But the real signature of Estrella has got to be its bunkers. Fairways and greens alike are graced by these sand swells, large enough to be confused with Native American burial mounds and found in groups three and four strong.

At Estrella, it's not the quantity of sand that counts, but the quantity of sand traps. The traps are avoidable, however, and beautiful as long as you are not in them. The sand is dark and soft and not too difficult to manage, but the high lips can be intimidating.

There is no drinking water to be found on the course at Estrella, but fear not. Each cart comes equipped with a cooler of ice water and Styrofoam cups. Look for the roving snack cart if you're interested in a more alcoholic refreshment.

Lunch at the turn was pricey ($13.50 for hot dogs, sides and drinks) but freshly cooked and filling. The Player's Grill, like the clubhouse and the rest of Estrella Mountain Ranch, provides simple elegance and a cozy, comfortable atmosphere.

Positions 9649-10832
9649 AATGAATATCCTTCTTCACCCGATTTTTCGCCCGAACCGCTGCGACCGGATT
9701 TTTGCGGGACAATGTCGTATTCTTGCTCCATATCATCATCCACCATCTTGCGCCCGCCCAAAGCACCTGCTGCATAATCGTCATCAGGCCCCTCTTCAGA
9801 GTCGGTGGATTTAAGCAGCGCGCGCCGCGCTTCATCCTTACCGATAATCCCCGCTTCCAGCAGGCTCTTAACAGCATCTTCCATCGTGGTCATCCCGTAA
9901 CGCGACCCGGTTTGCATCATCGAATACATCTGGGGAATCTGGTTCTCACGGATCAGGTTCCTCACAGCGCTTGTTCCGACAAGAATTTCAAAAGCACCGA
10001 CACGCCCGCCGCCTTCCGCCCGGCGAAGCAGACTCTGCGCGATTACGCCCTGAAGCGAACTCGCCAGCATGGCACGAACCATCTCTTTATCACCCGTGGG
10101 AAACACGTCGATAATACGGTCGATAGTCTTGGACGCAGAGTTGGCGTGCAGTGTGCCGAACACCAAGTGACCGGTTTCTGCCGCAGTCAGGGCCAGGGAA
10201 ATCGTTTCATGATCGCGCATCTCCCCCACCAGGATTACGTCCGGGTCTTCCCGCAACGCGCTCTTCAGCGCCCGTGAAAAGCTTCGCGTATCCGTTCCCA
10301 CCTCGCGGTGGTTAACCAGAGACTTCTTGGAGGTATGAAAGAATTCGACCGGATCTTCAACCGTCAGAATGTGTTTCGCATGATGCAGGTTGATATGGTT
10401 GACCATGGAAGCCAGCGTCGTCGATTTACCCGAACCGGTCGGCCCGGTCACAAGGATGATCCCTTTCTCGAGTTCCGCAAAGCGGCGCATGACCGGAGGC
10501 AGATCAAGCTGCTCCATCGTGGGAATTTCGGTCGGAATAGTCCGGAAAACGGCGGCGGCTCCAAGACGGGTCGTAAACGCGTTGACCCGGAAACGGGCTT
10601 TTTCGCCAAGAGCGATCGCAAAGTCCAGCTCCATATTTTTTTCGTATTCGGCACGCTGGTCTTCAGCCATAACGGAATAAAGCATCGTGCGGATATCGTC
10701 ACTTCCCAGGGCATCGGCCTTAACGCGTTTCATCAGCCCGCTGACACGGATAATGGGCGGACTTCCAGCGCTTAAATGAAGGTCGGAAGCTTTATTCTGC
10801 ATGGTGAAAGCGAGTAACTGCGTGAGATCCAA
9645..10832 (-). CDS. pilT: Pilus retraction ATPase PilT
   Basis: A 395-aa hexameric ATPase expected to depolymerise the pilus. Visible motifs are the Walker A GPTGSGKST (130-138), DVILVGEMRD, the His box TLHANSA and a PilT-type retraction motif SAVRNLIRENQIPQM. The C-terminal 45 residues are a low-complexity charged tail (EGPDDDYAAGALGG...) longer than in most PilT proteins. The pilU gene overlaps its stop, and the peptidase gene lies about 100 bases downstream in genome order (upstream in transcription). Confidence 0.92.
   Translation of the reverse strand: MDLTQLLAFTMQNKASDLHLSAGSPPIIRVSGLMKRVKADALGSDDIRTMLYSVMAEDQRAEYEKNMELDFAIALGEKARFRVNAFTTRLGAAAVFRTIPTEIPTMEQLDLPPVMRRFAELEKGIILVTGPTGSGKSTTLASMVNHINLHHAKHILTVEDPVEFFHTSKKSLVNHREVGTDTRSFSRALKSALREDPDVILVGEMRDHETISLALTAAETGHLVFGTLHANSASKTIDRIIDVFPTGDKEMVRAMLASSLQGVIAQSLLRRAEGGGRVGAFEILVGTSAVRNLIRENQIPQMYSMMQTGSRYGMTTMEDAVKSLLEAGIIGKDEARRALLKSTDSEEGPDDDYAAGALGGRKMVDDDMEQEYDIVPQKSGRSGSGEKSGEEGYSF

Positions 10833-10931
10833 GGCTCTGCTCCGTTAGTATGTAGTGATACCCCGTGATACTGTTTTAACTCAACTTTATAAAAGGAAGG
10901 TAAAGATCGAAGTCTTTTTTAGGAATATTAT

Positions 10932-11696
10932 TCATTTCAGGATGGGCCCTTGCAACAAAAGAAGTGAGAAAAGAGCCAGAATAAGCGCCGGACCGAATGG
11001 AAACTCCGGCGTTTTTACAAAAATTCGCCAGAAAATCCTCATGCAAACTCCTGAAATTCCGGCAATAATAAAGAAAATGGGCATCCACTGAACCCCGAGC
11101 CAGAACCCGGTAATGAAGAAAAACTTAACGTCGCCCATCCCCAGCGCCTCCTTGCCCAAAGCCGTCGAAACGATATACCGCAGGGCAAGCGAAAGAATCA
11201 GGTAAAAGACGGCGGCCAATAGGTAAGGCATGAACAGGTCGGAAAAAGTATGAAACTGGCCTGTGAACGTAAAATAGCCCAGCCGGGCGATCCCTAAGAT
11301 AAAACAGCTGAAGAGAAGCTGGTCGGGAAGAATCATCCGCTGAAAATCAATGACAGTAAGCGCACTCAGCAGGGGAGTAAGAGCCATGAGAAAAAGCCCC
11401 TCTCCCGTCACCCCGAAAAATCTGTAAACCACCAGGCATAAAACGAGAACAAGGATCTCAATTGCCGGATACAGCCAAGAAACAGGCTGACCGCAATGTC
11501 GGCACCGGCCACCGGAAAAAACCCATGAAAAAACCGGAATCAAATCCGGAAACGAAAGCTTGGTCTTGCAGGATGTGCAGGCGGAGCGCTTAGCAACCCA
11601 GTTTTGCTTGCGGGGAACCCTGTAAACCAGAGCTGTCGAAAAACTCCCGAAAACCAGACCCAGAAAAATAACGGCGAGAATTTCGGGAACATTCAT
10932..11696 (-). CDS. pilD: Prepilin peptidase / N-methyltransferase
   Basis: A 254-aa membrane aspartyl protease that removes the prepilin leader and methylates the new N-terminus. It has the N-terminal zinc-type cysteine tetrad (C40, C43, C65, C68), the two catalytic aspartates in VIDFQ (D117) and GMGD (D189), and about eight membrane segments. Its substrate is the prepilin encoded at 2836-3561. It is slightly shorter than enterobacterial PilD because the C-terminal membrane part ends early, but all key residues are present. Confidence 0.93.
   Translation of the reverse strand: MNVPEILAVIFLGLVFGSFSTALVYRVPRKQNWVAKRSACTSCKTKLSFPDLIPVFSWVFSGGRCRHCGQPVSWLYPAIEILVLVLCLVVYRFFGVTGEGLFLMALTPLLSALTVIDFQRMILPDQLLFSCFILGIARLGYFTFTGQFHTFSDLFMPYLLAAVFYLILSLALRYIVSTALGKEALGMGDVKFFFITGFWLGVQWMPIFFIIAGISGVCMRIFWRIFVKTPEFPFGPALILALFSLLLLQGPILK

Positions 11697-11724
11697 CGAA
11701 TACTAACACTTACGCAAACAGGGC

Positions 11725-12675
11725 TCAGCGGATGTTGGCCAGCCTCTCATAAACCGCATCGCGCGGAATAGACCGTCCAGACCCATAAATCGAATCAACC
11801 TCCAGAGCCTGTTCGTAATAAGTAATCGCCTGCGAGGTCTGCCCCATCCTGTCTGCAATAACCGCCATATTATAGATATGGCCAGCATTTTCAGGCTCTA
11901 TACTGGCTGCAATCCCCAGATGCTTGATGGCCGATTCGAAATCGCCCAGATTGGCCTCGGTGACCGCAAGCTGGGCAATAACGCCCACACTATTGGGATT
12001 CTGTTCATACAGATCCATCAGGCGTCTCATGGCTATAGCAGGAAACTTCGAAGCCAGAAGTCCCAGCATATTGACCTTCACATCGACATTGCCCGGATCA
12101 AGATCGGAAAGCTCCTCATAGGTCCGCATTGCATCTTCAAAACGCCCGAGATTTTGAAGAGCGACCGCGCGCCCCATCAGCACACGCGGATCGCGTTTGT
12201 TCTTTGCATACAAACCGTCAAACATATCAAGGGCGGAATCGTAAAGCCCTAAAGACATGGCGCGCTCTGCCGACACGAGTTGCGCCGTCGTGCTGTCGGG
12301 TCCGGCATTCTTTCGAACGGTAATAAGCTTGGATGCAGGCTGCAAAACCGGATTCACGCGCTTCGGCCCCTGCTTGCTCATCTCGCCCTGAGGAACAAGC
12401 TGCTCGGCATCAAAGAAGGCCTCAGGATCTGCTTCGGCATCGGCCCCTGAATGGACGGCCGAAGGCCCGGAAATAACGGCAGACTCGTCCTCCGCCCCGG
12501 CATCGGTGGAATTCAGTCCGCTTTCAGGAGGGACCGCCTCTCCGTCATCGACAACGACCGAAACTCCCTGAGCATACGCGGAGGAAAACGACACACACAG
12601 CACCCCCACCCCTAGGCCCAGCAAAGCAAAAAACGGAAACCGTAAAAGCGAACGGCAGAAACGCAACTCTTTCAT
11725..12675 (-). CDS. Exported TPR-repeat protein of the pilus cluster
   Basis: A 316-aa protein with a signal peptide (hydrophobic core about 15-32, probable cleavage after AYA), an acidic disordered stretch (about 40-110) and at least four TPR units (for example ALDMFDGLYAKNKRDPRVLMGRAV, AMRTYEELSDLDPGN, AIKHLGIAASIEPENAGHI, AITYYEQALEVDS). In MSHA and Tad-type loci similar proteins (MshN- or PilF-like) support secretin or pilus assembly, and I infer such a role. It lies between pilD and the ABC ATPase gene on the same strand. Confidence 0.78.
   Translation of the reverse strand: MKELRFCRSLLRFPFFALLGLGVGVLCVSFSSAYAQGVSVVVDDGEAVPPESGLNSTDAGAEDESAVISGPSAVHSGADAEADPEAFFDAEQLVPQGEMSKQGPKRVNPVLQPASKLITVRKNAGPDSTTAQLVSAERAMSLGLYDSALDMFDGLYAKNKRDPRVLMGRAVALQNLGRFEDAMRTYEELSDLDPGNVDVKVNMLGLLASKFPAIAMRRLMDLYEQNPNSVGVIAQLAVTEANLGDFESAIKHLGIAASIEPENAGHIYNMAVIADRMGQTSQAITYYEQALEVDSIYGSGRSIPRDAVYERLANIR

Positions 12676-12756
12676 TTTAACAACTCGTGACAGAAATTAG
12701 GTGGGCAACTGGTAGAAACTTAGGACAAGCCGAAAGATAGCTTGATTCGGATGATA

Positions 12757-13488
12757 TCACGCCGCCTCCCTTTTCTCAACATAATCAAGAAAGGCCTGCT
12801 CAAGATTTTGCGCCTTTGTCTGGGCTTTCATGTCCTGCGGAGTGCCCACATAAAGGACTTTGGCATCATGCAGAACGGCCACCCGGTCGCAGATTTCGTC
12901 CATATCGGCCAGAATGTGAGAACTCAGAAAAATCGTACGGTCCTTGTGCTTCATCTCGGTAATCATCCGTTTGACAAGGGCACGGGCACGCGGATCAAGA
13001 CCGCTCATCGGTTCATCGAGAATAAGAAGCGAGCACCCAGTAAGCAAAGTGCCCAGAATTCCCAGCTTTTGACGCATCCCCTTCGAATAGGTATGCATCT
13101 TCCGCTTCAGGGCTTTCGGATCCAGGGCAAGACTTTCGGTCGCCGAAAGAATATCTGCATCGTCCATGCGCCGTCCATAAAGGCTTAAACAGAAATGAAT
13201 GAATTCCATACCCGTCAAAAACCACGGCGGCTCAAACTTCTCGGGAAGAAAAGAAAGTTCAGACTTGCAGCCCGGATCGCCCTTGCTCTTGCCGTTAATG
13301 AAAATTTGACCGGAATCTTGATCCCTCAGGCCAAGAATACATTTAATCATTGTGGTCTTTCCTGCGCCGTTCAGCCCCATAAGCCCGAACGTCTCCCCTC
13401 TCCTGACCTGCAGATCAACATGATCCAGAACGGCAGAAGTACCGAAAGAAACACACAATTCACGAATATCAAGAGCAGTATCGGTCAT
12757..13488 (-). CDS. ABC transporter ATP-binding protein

The planned community at Estrella Mountain Ranch is in the 10th year of a 30-year growth plan. That means the only life forms you may see once you set off on the first tee are the rattlesnakes whose homes are designated by a plethora of signs throughout the valley. I didn't spy any rattlers myself, but retrieve your duck-hooked drive at your own risk.

When I try to think of a downside to the Estrella golf experience, I'm completely at a loss. The closest I can come is to mention that I found the par-4 ninth hole, The Island, to be a much better finishing hole than 18 (Evening Star). The latter was a fun hole, playing from an elevated tee over a row of menacing fairway bunkers, but the former is more unique, picturesque and challenging - just what you look for on your way into the clubhouse.